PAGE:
My kids don’t have a YouTube channel — but they pretend they do
Los Angeles Times
The YouTube experience doesn’t end for my kids after I take away their iPads.
It follows them everywhere: when they’re playing with toys, riding in the backseat of our car or roaming the supermarket aisles.
That’s because the two have developed a habit of living out their lives as if there’s an imaginary camera trained on them, just like their favorite YouTubers.
Last year, YouTube launched its first kids app, YouTube Kids. The app, which had more than 10 billion views the first year alone, comes with stricter advertising guidelines, parental controls and voice search that has an uncanny ability to understand kids (It took me weeks to realize what my kids were saying when they kept asking to watch a channel with 2.7 million subscribers called CookieSwirlC. I kept calling it Kooky World Sea).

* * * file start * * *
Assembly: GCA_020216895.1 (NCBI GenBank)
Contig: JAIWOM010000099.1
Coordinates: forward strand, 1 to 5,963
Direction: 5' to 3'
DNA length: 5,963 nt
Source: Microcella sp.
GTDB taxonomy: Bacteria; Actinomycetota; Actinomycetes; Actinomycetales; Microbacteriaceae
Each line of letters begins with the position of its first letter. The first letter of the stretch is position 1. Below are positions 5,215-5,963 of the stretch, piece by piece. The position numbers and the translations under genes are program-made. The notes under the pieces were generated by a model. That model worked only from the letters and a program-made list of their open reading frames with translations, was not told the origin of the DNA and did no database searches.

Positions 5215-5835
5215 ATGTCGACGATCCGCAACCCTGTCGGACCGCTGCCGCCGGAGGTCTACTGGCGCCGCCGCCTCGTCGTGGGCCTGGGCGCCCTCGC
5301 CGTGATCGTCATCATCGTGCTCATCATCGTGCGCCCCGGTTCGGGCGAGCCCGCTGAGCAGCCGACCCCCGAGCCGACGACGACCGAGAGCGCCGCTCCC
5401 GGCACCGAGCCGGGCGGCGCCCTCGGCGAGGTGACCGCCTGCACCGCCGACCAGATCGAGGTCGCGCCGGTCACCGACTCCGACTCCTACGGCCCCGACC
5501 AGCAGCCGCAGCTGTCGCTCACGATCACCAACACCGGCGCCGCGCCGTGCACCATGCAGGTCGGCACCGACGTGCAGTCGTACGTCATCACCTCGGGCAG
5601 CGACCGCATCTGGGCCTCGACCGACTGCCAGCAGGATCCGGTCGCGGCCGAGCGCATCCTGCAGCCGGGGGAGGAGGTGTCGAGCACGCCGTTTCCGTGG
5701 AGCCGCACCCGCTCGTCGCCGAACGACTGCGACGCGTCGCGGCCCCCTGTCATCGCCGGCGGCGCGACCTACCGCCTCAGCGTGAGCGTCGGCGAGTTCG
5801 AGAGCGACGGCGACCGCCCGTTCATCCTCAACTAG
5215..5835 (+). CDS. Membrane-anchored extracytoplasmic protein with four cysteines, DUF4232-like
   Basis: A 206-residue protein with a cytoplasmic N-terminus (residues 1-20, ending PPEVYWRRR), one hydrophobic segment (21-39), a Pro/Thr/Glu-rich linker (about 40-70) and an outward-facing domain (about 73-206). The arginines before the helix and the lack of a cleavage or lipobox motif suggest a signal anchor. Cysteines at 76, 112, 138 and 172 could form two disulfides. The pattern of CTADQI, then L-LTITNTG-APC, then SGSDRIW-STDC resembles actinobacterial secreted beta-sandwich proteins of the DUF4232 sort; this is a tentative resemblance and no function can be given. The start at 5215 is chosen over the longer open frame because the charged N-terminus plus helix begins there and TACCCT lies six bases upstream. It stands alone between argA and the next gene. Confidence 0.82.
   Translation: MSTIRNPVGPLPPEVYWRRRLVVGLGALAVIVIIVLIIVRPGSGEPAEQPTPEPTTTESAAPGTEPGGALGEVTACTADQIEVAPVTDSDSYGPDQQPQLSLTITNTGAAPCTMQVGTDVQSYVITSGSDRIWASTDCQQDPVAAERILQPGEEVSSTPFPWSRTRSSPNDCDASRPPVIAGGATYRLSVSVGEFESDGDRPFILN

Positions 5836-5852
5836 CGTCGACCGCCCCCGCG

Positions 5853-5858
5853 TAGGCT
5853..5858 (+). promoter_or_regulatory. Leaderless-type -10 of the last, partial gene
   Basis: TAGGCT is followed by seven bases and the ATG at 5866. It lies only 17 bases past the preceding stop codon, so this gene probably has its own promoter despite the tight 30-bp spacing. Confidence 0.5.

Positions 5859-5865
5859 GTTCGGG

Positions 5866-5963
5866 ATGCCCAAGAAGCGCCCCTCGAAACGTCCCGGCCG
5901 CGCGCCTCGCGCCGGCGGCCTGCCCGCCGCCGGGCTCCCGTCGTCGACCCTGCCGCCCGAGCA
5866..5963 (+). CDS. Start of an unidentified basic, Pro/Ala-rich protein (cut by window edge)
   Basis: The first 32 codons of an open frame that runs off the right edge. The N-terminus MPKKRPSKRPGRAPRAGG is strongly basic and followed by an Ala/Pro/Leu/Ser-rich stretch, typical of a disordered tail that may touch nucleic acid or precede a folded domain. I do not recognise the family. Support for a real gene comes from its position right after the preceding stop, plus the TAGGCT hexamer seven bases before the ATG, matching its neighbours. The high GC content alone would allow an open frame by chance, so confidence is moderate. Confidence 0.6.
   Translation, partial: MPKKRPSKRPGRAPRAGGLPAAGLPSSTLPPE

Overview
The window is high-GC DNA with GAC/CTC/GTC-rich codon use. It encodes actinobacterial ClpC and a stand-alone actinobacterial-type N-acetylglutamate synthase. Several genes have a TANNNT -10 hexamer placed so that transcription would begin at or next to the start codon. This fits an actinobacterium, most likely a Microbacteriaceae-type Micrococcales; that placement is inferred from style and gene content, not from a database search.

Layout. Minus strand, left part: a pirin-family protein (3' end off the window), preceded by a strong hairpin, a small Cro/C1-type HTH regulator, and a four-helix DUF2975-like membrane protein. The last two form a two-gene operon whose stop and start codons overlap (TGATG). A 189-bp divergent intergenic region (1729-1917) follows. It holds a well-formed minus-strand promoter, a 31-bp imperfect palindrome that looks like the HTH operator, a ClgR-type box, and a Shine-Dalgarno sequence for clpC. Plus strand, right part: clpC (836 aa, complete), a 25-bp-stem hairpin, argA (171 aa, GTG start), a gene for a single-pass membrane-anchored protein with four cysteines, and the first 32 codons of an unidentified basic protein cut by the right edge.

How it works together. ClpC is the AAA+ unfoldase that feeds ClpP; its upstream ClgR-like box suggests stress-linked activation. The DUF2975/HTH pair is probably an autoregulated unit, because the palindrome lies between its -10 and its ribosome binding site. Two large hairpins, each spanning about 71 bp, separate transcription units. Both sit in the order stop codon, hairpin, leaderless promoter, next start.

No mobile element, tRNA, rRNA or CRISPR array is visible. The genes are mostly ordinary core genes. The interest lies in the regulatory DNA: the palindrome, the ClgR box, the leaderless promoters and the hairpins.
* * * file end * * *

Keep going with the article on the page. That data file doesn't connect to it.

Children ages 11 and younger are one of the fastest growing audiences for digital video, growing nearly four times as fast as viewers ages 18 to 24, according to eMarketer.
That growth has no doubt been perpetuated by the legion of young YouTube creators who have uploaded playtime videos, educational tutorials and “unboxing” clips — videos showing in painstaking detail the process of removing a new toy or gadget from its packaging.